There is nothing mysterious about spirituality in Islam. It is rather the direct result of the kind of intellectual development that takes place when a believer ponders over the Creator and His creation: he gains something in the process that may be termed spirituality. The source, therefore, of Islamic spirituality is observation and reflection, rather than any sort of mysterious exercises.
It is difficult to describe the inner reality of spirituality in a chronological order; however, its method of attainment can be described to a certain extent. It is as follows:
1. First of all man has to free his mind from confusion. It is difficult for a confused mind to undergo spiritual experiences. The basic reason for confused thinking is that man is not able to differentiate between the real and the superficial, the relevant and the irrelevant, rational thinking and superstition, logical and illogical statements.
One who thinks thus will always remain in a state of mental confusion. He will never be able to find the straight path. As a result, his spiritual journey will never be started.
2. On the path of spirituality one cannot be one’s own guide. And one certainly needs a guide. This guide is the Quran. It is an authentic and carefully preserved book of God. That is why the Quran can be trusted as a guide by the spiritual traveler. After making the Quran one’s guide, one can set one’s spiritual journey on the right track.
3. This spiritual journey demands a change in lifestyle. This lifestyle for a spiritual traveler may be put briefly in these words: ‘Simple living and high thinking.’
‘Simple living’, means limiting one’s worldly requirements to the minimum, assiduously avoiding comfort and luxury – that is why the Sufis used to wear coarse clothes as a symbol of the simple life. Simple living thus helps the traveler in his spiritual journey.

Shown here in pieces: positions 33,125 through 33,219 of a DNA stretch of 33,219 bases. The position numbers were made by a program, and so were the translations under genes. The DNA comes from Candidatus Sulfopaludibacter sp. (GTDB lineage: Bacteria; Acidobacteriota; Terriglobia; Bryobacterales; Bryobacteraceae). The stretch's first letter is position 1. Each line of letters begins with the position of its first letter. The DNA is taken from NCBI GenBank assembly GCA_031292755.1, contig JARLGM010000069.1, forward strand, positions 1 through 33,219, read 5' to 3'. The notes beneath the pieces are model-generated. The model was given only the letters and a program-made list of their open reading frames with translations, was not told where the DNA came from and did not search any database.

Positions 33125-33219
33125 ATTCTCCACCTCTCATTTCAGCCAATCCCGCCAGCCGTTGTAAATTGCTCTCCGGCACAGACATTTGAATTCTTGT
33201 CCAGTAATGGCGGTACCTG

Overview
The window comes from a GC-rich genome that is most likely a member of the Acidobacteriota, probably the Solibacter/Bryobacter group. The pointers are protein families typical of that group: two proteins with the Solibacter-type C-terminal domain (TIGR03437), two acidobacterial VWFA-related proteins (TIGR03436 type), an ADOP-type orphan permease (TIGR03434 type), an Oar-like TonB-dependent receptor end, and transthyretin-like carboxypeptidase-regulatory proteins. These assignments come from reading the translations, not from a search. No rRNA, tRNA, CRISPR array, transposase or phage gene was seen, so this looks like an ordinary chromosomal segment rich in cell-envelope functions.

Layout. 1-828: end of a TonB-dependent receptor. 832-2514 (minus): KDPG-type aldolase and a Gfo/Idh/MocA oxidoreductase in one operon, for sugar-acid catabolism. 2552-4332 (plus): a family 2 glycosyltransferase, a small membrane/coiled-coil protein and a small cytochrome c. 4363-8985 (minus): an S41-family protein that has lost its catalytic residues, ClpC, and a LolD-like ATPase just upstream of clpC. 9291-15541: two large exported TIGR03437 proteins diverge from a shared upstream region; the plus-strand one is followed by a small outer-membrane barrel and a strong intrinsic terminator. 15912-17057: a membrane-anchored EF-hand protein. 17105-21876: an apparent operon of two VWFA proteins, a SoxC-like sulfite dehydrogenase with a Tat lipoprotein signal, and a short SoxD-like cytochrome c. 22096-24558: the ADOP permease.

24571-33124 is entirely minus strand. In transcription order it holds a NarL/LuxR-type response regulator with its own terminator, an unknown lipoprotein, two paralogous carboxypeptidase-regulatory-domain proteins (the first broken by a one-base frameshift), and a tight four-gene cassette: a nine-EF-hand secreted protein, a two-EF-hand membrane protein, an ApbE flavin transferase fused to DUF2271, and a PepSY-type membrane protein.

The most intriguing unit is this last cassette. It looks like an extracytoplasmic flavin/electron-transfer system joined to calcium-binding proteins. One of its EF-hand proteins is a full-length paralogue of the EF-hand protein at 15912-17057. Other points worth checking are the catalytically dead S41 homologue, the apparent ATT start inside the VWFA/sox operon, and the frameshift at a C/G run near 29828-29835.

‘High thinking’, means that his thoughts are not embroiled in material things. By engaging one’s mind in higher realities, one becomes a recipient of divine inspiration. This inspiration of divine light comes to his mind uninterruptedly, igniting his whole existence.
The spiritual journey in Islam is, therefore, entirely intellectual in nature. Its quest is two-fold, one is to solve the riddle of why, all men and women undergo negative experiences in this world and the other is to offer positive solutions. It addresses the paradox of human beings having been given the freedom to make their own moral choices, and their frequent misuse of this freedom – a course of action which causes them to repeatedly face situations in which people do each other harm; losses are incurred because of others’ injustice; severe provocations are suffered because of untoward experiences.
The Quran attaches great importance to reflection and serious thought or tafakkur and tadabbur. There are a number of verses in the Quran that indicate that innumerable signs of God are extant in the heavens and the earth. The observance of God’s signs with the objective of drawing lessons from them through the process of tawassum is the greatest source of purification or tazkia and receiving spirituality or rabbaniyat. Tazkia aims at clearing one’s mind of all kinds of negative sentiments so that man is able to receive spirituality or rabbaniyat and live a God-oriented life based on the higher principles laid down by God.